Your wrist is made up of eight small bones (carpal bones) plus two long bones in your forearm — the radius and the ulna. Your wrist functions as the link between the hand and the forearm. In your wrist, a tendon functions to move the bone. A ligament is a fibrous connective tissue that attaches bone to bone. There are no tendon attachments that function at the wrist. Tendons cross the wrist to insert into the hand, fingers, and thumb. And there are ligaments holding and stabilizing your wrist bones in place.

Problems affecting muscles that originate off the elbow and forearm may show up as pain at your wrist. Wrist conditions are often the result of trauma, overuse, and arthritis.

In athletes, positions that strain muscles repetitively are likely to cause an insidious (gradual) onset. Ultimately, this may lead to tendonitis. Tendonitis is inflammation or irritation of a tendon. Weight lifting, gymnastics, rowing, and racquetball are examples. Overuse with typing is a common problem. You may be a professional musician or be in assembly line movement patterns at work.

Below are conditions causing Wrist Pain: 5 Tendonitises a Chiropractor Can Help With.

De Quervain’s Tenosynovitis

You will have radial (thumb side) wrist pain. It may happen after forceful gripping activities with ulnar deviation (bending the wrist to the little finger) or repetitive use of the wrist or thumb.


A synovial tendon sheath surrounds your wrist tendon. This is a lubricated layer of tissue in which the tendon is housed and through which it moves. And stenosing tenosynovitis is inflammation of a tendon and its synovial sheath.  With de quervain’s tenosynovitis, two thumb muscles, the abductor pollicis longus (APL) and extensor pollicis brevis (EPB) tendons  at your wrist become stenosed.


Intersection Syndrome

You will have pain and crepitus (“creaky” joints) 2 inches above the wrist on the dorsoradial (back side, above thumb) aspect. This is usually after repeated wrist flexion (bending palm down) and extension (raising back of hand) movements with occupational or sports activities.


An inflammatory response and possible bursitis occurs at the crossing of two groups of tendons: the abductor pollicis longus (APL) and extensor pollicis brevis (EPB) tendons crossing over the top of the wrist.  Bursae are fluid filled pads that act as cushions at the joints. Bursitis is inflammation of bursae. This occurs most often at joints that perform frequent repetitive motion. Intersection syndrome is more common in canoeists, weight lifters, and recreational tennis players.


Other Tendinopathies of the wrist:


Extensor pollicis longus (EPL)tendinitis/tendinosis

This muscle arises dorsolaterally (back or upper surface) from the middle part of the ulna (long forearm bone closest to fifth finger) and ends at the distal (tip) of the thumb. The EPL extends the thumb (moves the thumb  away from the hand and parallel to the palm). This tendonitis is seen in drummers, athletes involved in racquet sports, and patients with rheumatoid arthritis.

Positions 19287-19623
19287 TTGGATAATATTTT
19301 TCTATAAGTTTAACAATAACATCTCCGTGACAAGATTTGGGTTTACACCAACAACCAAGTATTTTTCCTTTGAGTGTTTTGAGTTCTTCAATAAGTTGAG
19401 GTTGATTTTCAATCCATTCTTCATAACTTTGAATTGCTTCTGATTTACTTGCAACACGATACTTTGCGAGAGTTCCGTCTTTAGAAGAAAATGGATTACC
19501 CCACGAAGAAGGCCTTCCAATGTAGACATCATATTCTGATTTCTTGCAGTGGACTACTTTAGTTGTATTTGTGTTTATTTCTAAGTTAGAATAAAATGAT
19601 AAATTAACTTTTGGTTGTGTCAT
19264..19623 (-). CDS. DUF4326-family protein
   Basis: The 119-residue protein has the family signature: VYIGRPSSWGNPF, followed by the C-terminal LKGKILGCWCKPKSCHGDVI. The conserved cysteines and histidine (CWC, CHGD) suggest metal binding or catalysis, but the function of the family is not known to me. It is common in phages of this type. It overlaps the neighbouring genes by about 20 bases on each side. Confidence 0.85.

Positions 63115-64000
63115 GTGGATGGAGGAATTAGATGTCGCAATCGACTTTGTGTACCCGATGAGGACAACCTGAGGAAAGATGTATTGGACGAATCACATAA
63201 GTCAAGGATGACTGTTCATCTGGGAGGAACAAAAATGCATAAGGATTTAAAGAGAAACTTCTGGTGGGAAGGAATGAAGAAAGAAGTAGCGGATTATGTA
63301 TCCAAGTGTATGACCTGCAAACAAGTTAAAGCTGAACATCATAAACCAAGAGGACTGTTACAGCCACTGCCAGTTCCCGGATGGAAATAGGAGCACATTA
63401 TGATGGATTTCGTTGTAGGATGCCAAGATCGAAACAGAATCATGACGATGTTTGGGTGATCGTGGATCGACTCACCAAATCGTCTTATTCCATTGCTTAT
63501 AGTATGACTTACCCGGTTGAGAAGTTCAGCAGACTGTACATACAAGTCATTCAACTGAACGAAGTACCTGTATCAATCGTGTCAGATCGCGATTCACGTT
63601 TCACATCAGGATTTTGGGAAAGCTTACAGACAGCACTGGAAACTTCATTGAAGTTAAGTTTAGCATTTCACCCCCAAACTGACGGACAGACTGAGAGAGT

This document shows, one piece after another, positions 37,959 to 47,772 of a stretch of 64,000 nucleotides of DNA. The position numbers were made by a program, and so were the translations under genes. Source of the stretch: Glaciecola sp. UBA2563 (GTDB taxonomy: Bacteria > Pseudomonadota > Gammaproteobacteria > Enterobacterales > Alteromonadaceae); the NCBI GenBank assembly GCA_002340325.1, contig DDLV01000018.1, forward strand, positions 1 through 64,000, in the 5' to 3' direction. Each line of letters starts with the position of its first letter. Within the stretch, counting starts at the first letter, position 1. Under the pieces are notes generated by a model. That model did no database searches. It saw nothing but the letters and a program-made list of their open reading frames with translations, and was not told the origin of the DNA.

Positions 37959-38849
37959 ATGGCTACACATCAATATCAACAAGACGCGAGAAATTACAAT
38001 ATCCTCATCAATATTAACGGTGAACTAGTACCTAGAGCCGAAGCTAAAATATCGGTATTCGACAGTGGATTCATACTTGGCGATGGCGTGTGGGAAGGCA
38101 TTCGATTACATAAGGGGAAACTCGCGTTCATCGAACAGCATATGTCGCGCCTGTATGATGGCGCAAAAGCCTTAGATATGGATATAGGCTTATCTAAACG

Extensor indices proprius (EIP) syndrome and extensor digiti minimi (EDM) tendinitis/tendinosis

The Extensor indices proprius (EIP) is a narrow, elongated muscle in the deep layer of the dorsal (back of ) forearm. Its tendon goes to the index finger, which it extends (bends backward).

The  extensor digiti minimi (EDM) is also a narrow muscle which originates in the lateral humerus (elbow area) and attaches to your 5th digit (5th finger). The EDM is a two joint muscle. It acts as an extensor in both joints. The EDM extends the wrist and the little finger.  This means it moves the back of the hand toward the back of the forearm and straightens the little finger from a fist.


Extensor carpi ulnaris tendonitis/tendonosis

This muscle originates in the lateral humerus (elbow area). And it inserts into the 5th metacarpal (5th bone in palm of hand).  The extensor carpi ulnaris serves to extend and adduct the hand (moving a hand toward the body) at the wrist.  It is a relatively common tenonitis found in occupations or sports requiring repetitive wrist movement.  Examples include racquet sports, rowing, golf, and baseball.



Chiropractic Treatment/Management of Wrist Tendonitises


In the acute phase, ice and rest from the causative activity are essential. Myofascial release techniques to the indicated muscles are effective. Chiropractic adjustments and mobilization to the wrist and associated areas give relief. Home-care advice includes icing, rest, wrist bracing, elevation and rehabilitation exercises. A positive outcome with a complete resolution of your wrist pain should be forthcoming.

Getting regular chiropractic care from a West Palm Beach wrist pain chiropractor can give relief naturally from an already existing injury, or even offer injury prevention. Chiropractic is a holistic and natural way to treat existing injuries and to keep your body in its best working condition.

Contact Meiri Chiropractic today at 561-253-8984 on Wrist Pain: 5 Tendonitises a Chiropractor Can Help With or/and other ailments.



Thomas Bergman, David Peterson, Chiropractic Technique Principles and Procedures, 3rd edition, 2011